[MUD-Dev] [STORY] Story and population size

Bobby Martin bobbymartin at hotmail.com
Fri Dec 21 18:08:19 New Zealand Daylight Time 2001


> From: Marian Griffith <gryphon at iaehv.nl>
> On Wed 19 Dec, Bobby Martin wrote:

>> It seems to me that the solution to this is easy: make crafting
>> take some not insignificant amount of time, regardless of skill
>> level.  The time of the master is much more valuable, so he won't
>> build the trivial items.

> Actually, price is a result of scarcity first. If your water
> company asks 500 for a liter then you are going to collect
> rainwater and use that.  The inconvenience of having to produce
> your own water is outweighed easily by the gain not having to pay
> such a high price for it. The fact that a craftmaster's items are
> expensive is not because his time is more valuable, but because
> there are less people who can produce the same quality items.  If
> there are more people or

The craftmaster's time is more valuable _because_ his items are more
expensive because there are less people who can produce the same
quality items.  So, he's going to be less likely to spend his time
making items that have low value (even if he can make them at higher
quality) because even high quality low value items don't make as
much money for him as medium quality high value items.  The lower
skill craftsmen can't make the high value items at all, at any
quality.

> if the utility factor of the item is not high enough then there is

Agreed, although "utility" can have a pretty broad meaning.

> no justification for a high price and players will not pay it.  In
> the given population size, and the ease with which players travel
> throughout the game world, there is no room for more than one or
> two craftmasters in even the big graphical muds. There is also the

Travel will take longer in Cosm.  There will be instant transport
spells, but any of them that take you long distance will be 'fixed'
so that they can't be used to trade items from one area to another.
Also, item decay and item destruction will apply to all items.

> question of increased utility of crafted items, when every other
> monster drops something equally good on its death.  And the issue
> of

The monsters typically won't drop something equally good.  They will
drop something crappy, some money, or be scavenged for raw
materials.  Some monsters will drop 'good stuff', but it is our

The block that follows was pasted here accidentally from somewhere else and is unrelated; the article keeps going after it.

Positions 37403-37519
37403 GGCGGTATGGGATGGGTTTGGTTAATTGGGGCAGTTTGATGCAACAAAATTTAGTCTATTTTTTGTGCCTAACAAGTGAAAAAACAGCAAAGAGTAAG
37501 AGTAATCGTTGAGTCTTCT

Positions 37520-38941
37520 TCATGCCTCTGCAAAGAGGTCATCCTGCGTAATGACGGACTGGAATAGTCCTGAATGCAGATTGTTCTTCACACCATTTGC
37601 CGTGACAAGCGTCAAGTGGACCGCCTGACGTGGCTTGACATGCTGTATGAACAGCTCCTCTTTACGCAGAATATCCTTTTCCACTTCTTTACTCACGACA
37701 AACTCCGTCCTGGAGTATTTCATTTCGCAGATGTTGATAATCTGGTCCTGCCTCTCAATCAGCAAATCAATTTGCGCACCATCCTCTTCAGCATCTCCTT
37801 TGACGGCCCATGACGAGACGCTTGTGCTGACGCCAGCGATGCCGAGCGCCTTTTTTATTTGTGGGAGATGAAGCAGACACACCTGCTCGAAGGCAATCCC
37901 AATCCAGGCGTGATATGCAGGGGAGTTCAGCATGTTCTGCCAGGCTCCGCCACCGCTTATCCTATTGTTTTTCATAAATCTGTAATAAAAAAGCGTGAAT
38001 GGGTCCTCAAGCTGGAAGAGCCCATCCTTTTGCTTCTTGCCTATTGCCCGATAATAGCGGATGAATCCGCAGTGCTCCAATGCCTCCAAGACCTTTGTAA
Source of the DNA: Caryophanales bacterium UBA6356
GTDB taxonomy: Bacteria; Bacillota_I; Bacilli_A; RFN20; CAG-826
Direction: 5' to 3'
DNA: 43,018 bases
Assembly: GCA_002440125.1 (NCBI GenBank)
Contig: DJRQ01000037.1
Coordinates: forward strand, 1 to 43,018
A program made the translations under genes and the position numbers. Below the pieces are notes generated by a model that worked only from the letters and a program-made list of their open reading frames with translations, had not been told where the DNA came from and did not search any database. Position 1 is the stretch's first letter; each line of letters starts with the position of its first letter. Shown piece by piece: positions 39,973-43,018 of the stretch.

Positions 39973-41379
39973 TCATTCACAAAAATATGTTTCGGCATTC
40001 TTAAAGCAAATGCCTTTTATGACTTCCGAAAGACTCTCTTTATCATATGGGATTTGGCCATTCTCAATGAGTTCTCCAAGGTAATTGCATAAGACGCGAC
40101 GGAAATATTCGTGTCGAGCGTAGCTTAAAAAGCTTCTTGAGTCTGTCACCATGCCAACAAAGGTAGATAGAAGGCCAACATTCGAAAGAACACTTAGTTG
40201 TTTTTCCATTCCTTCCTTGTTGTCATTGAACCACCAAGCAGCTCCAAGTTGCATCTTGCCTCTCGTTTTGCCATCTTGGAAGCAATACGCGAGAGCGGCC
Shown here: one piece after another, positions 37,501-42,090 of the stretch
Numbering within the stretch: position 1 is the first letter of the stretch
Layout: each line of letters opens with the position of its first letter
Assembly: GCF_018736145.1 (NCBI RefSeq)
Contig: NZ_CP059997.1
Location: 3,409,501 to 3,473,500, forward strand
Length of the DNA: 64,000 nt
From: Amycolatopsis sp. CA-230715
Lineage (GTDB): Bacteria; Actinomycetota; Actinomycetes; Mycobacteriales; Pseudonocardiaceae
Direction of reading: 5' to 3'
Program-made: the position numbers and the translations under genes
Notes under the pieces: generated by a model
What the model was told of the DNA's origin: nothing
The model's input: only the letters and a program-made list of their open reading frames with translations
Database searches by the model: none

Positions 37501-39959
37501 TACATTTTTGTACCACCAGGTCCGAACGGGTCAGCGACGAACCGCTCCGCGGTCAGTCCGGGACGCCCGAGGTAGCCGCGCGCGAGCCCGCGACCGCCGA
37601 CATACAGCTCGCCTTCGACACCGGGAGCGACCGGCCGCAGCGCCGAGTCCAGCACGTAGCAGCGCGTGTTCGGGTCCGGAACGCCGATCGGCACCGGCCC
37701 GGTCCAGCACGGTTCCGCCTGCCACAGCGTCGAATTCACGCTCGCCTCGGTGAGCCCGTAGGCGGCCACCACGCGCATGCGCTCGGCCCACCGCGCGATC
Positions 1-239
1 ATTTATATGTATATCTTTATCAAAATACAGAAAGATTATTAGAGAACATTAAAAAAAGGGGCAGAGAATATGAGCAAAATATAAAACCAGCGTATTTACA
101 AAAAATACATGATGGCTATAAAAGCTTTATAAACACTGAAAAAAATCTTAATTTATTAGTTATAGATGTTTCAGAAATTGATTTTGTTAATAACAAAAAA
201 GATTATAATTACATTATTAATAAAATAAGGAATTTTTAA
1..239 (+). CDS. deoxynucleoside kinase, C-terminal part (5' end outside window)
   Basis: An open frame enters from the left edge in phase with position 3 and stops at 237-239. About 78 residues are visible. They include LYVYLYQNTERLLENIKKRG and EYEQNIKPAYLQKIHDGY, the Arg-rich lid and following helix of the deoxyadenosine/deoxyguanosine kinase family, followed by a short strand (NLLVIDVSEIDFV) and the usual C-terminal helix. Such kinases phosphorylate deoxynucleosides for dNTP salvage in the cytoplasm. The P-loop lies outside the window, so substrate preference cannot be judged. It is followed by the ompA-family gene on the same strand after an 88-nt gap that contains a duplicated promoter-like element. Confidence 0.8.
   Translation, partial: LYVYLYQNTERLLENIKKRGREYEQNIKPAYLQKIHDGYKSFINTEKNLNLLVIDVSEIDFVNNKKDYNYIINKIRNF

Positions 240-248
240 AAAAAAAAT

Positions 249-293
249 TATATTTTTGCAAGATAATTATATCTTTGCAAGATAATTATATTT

intention to make the difficulty to get the good stuff fairly equal
between getting it from the monster or from a craftsman.  It should
be mostly a matter of playstyle preference for how you choose to get
such items.  It is also our intent to make items have enough
sophistication in their use that different items are best for
different applications, so you don't just get the uber-sword of
death and then not care about other weapons.

> balancing quality items. Allowing crafting means that everybody
> can obtain that killer item without having to risk fighting the
> creature first that you need that weapon for in the first place.
> Allowing crafting totally changes the entire game, just like
> changing the structural wall on the first floor changes the entire
> design of a building. You can not simply add crafts to a hack and
> slash game and expect everything else being unaffected by it.  You
> will have to redesign the game from the ground up with that aspect
> in mind.

Very true.

>> The complication to this (it's no fun to sit in front of your PC
>> while your character crafts an item) is taken care of in Cosm by
>> allowing the players to script offline behavior.  So a crafter's
>> online time is spent gathering goods and looking for those few
>> special raw materials he needs, doing social interaction,
>> etc. and setting up his tasks to be performed offline.  The next
>> time he logs in (or looks at a hypothetical post-release Cosm web
>> page), he can see what items he's made, on what tasks he has
>> failed, etc.

> I do not see how this would work. You have just created a
> profession that is required NOT to play the game.  Or at least
> rewarded for not being around most of the time. If the problem is
> that crafting is in itself not fun, then that problem should be
> adressed.  You will have

Is there a MUD or similar game now in which crafting is fun?  That's
an honest question, not a troll.  I have yet to see one in which
crafting is more than clicking a button/entering a command.
Gathering materials is fun, finding out how to craft new items is
fun, selling items is fun, building a reputation is fun, getting
increased skill is fun, but crafting is not fun, unless you want to
build a game for every type of crafter (where they learn to take the
bread out of the oven when the color of the firelight is exactly
this shade of orange, etc., which is very subject to client side
hacking).  I want to move the not-fun part offline and leave the fun
part online.

...

> The way you describe it I am wondering why you want to have crafts
> in your game in the first place.  Is it because you feel they
> belong in a medieval society?

In our game, crafting is the only way items come into being, except
for 'simulated crafting' that we use to emulate a society, raw
materials (which are mined or harvested) and some special artifact
type items.  Crafting is where items come from.

Bobby
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